Surviving The Shift To Smart Everything

December 12th, 2017 | ACA Team, Association of Canadian Advertisers

How will brands talk to consumers in the future?

It’s a question long asked by marketing and agency heads and few can ever be certain of the answer.

But at a recent ACA webinar, Paul Neto, VP of Digital and Media at Kantar Millward Brown posited a theory: in the future, companies will talk to audiences through a network of devices and things.

First some context: how brands communicate with consumers is always evolving, but generally there are some static ways by which companies get their message across.

Paul Neto
Paul Neto

With the advent of TV in the ’40s and ’50s, marketing took its first big leap into the mainstream and ushered in the era of mass reach. The mechanics of television facilitated a way for brands to talk at consumers, Neto says. Companies took advantage of the technology by passing along information in an almost Pavlovian way, using visuals and sound to help audiences build up brand associations.

In the ’90s, the internet shifted the way marketers saw their audience. Marketers no longer spoke at consumers, but rather with them: digital and social media allow consumers to talk back to companies, so marketing evolved to focus on engagement. Even the way we measure success online involves consumers doing something – click-throughs, view time, shares, etc. This is the paradigm we’re in, today.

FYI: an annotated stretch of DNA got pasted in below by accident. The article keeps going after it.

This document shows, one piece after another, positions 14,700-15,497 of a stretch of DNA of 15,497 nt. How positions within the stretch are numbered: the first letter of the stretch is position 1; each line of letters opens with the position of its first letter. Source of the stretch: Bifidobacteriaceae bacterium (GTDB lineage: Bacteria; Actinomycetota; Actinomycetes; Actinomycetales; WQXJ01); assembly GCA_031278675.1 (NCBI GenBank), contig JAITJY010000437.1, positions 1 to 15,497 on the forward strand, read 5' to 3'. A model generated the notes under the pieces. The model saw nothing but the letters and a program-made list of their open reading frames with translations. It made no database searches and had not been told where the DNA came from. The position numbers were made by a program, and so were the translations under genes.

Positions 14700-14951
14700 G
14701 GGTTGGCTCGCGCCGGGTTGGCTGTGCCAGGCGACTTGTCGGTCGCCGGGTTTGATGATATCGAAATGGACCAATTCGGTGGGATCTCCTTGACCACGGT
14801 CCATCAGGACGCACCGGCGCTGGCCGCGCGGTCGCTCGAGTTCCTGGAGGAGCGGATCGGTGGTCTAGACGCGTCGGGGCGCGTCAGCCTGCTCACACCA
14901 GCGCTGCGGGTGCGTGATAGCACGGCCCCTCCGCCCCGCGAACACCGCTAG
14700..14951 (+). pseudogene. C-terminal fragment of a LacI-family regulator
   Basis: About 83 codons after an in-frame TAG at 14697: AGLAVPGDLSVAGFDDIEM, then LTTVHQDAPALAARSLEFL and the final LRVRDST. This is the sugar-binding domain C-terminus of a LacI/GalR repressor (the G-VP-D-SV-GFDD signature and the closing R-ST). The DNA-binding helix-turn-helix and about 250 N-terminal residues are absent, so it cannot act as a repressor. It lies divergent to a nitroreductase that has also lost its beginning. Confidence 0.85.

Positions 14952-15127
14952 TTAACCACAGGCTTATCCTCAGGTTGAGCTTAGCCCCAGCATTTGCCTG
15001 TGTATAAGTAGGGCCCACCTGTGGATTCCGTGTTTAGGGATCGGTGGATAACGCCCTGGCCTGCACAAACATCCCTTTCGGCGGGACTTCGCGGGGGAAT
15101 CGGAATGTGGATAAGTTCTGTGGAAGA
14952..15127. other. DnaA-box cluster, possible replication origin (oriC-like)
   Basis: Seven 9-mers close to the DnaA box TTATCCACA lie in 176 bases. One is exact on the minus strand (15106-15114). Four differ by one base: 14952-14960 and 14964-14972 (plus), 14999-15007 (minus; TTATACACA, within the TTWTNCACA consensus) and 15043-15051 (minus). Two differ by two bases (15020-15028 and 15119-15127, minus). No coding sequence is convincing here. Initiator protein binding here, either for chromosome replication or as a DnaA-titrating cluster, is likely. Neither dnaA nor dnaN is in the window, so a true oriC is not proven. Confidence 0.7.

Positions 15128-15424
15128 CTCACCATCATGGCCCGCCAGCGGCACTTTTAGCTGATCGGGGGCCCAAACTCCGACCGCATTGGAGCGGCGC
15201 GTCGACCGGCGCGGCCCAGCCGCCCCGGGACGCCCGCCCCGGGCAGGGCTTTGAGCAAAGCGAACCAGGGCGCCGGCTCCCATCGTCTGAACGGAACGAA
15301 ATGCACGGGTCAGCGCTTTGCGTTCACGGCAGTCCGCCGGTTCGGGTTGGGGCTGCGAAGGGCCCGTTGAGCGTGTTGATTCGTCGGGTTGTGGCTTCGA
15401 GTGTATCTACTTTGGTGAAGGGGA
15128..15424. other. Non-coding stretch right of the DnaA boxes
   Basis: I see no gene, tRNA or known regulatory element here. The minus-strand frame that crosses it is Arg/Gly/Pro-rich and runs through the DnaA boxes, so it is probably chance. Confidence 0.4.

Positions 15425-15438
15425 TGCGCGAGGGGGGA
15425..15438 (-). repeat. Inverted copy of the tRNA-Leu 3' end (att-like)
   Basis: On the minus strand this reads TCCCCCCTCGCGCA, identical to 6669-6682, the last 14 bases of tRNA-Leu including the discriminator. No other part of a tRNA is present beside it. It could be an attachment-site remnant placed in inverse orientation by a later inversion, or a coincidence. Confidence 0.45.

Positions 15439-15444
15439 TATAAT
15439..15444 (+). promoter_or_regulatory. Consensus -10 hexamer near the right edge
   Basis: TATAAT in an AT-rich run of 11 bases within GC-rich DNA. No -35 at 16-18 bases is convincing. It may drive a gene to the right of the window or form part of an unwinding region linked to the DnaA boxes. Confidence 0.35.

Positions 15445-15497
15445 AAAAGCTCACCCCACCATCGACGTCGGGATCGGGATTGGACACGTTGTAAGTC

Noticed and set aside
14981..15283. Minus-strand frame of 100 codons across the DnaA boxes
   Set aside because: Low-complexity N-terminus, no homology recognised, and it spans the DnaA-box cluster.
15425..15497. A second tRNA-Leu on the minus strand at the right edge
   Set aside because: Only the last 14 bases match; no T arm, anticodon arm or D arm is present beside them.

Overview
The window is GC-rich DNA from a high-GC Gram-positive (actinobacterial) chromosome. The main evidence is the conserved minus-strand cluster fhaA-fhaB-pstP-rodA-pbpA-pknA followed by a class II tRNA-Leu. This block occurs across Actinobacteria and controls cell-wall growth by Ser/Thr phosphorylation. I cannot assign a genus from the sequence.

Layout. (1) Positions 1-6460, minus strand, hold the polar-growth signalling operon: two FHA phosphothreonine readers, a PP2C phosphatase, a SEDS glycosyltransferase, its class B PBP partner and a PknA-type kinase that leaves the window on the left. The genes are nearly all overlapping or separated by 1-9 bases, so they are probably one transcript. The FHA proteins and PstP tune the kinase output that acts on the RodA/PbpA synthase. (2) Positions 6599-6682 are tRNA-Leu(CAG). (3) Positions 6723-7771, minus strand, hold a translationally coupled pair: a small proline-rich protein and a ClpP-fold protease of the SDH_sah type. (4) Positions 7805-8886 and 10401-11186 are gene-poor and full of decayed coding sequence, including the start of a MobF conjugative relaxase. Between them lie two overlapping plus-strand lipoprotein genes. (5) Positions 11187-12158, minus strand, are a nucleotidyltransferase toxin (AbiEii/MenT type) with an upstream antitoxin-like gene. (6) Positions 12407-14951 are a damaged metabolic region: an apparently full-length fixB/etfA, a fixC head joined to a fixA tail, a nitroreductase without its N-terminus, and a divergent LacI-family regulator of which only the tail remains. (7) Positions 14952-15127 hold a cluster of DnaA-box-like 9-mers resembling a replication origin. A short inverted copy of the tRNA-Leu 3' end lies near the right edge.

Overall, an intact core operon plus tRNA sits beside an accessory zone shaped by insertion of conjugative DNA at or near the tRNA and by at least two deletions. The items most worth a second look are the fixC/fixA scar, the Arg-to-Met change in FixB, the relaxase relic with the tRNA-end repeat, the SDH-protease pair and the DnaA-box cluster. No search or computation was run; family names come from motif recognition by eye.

But, Neto says, we’re on the cusp of another evolution. We’re entering an era where computers may soon be smarter than the entire collective human consciousness. The signs already exist: IBM’s AI software Watson is supposedly better at identifying cancer than doctors, and early tests show that legal advice given by software is more accurate than that given by flesh-and-blood lawyers. Soon too, media buyers may be obsolete as computers will be able to crunch data from a myriad of sources in order to deliver the most effective ad at the most appropriate time, to the exact right consumer.

This trend pairs with the fact that soon, everything we touch and use will also be smart, Neto says. It’s more than just the “Internet of Things,” whereby your thermostat speaks with your phone. It’ll be smart devices that measure your heart rate, shoes that track your steps, AI that programs your schedule, apps that select the most nutritious meal for your day. And it’ll all create complex and unique pictures of how individuals go about their day.

Smart “everything” will mean, quite literally, anything can become a brand touch point.

So, Neto says, it’s time now to start thinking of ways to reach audiences in this new reality. It’s still very early days, he adds, and there are some best-practices brands can begin putting into place.

For one, based on analysis of more than 75,000 consumer-brand interactions, Kantar found only 20% of experiences leave a lasting impression on consumers, resulting in 80% of the impact on brand metrics. “The rest don’t really leave a trace,” he says.

Surviving the new communication paradigm will require marketers to go back to some marketing 101: identifying the key brand promises and moments that stick out in people’s mind and tapping into them in a way that can enrich the experience.

For example, in-store staffing and product experiences are today highly-relevant to consumers – more-so than traditional media touchpoints like television. In the future, these personal touchpoints will become more powerful ways of connecting with shoppers.

There’s no set answer when it comes to identifying those moments of effective brand touchpoints either, Neto adds. But people who are able to start identifying them today will be well positioned to handle the deluge of new channels in the future.